This week I’m chatting with Keith Watts, a Seattle resident who credits Star Wars with making him a reader, and Top Gun for making him a history major. Keith and I discuss what it’s like to grow up in a house full of books as a kid, and how he later had to assume responsibility for shaping his own reading life as an adult.
Today we get into how and why his preferred reading format has changed with his stage of life, and why he passionately believes one of the most popular books of the last few years is objectively terrible. I was especially excited to talk to Keith because he’s devoted to a genre some of you listeners have said doesn’t get enough love here on What Should I Read Next. Today, we’re making amends.
Books mentioned in this episode:
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• Yeager: An Autobiography, by Chuck Yeager
• The Truce at Bakura, by Kathy Tyers
• author Robert A. Heinlein
• author Isaac Asimov
• The Devil in the White City: Murder, Magic, & Madness at the Fair That Changed America, by Erik Larson
• The Da Vinci Code, by Dan Brown
• Leviathan Wakes, by James S. A. Corey
• Lock In, by John Scalzi
• The Passage, by Justin Cronin
• Starship Troopers, by Robert A. Heinlein
• Ancillary Justice, by Ann Leckie
• Go Like Hell: Ford, Ferrari, & Their Battle for Speed & Glory at Le Mans, by A. J. Baime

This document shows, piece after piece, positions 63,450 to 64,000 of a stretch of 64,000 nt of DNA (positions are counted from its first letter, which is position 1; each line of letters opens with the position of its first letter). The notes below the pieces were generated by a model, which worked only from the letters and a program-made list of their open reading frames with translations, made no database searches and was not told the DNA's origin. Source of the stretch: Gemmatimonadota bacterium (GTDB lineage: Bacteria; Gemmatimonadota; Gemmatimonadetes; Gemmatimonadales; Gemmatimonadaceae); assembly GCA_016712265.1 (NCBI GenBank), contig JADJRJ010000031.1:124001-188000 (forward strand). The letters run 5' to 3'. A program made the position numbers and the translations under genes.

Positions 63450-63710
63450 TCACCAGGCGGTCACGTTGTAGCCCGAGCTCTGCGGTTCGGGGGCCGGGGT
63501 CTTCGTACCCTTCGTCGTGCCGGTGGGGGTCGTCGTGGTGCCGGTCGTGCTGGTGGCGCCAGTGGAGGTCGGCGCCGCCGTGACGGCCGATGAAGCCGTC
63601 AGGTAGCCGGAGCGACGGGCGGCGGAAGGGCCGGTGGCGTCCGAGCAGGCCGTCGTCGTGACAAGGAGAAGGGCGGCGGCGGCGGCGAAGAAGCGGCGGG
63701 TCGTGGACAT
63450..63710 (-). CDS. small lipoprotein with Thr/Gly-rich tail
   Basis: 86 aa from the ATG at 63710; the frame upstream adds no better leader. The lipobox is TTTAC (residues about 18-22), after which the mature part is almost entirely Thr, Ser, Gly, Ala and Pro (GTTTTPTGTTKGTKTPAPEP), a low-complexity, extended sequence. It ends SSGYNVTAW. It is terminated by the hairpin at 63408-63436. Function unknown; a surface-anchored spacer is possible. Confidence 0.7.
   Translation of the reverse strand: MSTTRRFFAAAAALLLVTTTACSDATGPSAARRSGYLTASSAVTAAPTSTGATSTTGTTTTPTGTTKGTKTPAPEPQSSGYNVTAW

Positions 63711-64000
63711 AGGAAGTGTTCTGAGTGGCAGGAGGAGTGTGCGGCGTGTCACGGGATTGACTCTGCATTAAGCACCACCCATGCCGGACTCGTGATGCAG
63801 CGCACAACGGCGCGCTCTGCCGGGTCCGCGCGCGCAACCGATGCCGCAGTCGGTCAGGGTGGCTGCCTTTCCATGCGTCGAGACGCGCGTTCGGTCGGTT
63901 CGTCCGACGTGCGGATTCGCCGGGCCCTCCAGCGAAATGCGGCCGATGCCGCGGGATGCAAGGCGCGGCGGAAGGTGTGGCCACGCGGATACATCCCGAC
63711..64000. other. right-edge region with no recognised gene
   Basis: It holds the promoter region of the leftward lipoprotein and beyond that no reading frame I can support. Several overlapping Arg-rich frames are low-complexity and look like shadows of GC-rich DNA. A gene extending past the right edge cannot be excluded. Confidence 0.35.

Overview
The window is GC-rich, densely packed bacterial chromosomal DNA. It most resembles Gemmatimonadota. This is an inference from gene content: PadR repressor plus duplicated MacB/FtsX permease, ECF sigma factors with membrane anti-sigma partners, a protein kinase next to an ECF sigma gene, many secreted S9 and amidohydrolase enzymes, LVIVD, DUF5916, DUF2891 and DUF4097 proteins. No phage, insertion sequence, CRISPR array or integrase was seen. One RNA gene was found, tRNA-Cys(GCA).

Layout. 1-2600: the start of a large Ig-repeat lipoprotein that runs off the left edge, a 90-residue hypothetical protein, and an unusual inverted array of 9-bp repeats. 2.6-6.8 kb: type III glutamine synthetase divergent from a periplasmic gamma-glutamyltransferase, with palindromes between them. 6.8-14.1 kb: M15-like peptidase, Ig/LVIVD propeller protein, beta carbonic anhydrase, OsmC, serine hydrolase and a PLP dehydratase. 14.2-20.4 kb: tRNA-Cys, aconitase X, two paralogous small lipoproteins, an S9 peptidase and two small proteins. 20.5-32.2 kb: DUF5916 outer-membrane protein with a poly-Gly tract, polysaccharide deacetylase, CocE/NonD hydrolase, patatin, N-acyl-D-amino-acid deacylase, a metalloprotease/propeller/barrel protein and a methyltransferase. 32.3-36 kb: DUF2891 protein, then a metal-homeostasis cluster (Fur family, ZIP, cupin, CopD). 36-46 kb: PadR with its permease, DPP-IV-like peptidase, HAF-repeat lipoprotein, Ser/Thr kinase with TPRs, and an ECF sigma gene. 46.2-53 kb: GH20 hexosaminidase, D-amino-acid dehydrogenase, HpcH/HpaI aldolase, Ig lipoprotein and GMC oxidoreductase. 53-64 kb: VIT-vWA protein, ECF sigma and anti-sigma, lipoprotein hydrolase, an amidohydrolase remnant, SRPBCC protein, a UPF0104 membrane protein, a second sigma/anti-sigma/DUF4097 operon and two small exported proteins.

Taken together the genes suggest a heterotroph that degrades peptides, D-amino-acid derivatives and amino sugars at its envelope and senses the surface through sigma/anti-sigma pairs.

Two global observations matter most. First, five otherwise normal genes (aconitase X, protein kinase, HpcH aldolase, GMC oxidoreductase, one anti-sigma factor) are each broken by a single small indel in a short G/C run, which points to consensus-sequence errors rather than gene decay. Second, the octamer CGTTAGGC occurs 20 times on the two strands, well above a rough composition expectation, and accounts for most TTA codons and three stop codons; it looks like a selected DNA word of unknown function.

• Into Thin Air: A Personal Account of the Mt. Everest Disaster, by Jon Krakauer
• Lockstep, by Karl Schroeder
• Ready Player One, by Ernest Cline
• The Westing Game, by Ellen Raskin
• Maniac McGee, by Jerry Spinelli
• The Fifth Season, by N.K. Jemisen
• The Lord of the Rings, by J. R. R. Tolkein
• A Game of Thrones, by George R. R. Martin
• Yiddish Policemen's Union, by Michael Chabon
• Six Four, Hideo Yokoyama
• The People In The Trees, by Hanya Yanigahara
• A Little Life, by Hanya Yanagihara
• Salvation of a Saint, by Keigo Higashino
• Killing Pablo: The Hunt for the World's Greatest Outlaw, by Mark Bowden
• Black Hawk Down: A Story of Modern War, by Mark Bowden
• The Left Hand of Darkness, by Ursula K. Le Guin
• The Dispossessed, by Ursula K. Le Guin
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What do YOU think Keith should read next? Tell us in comments.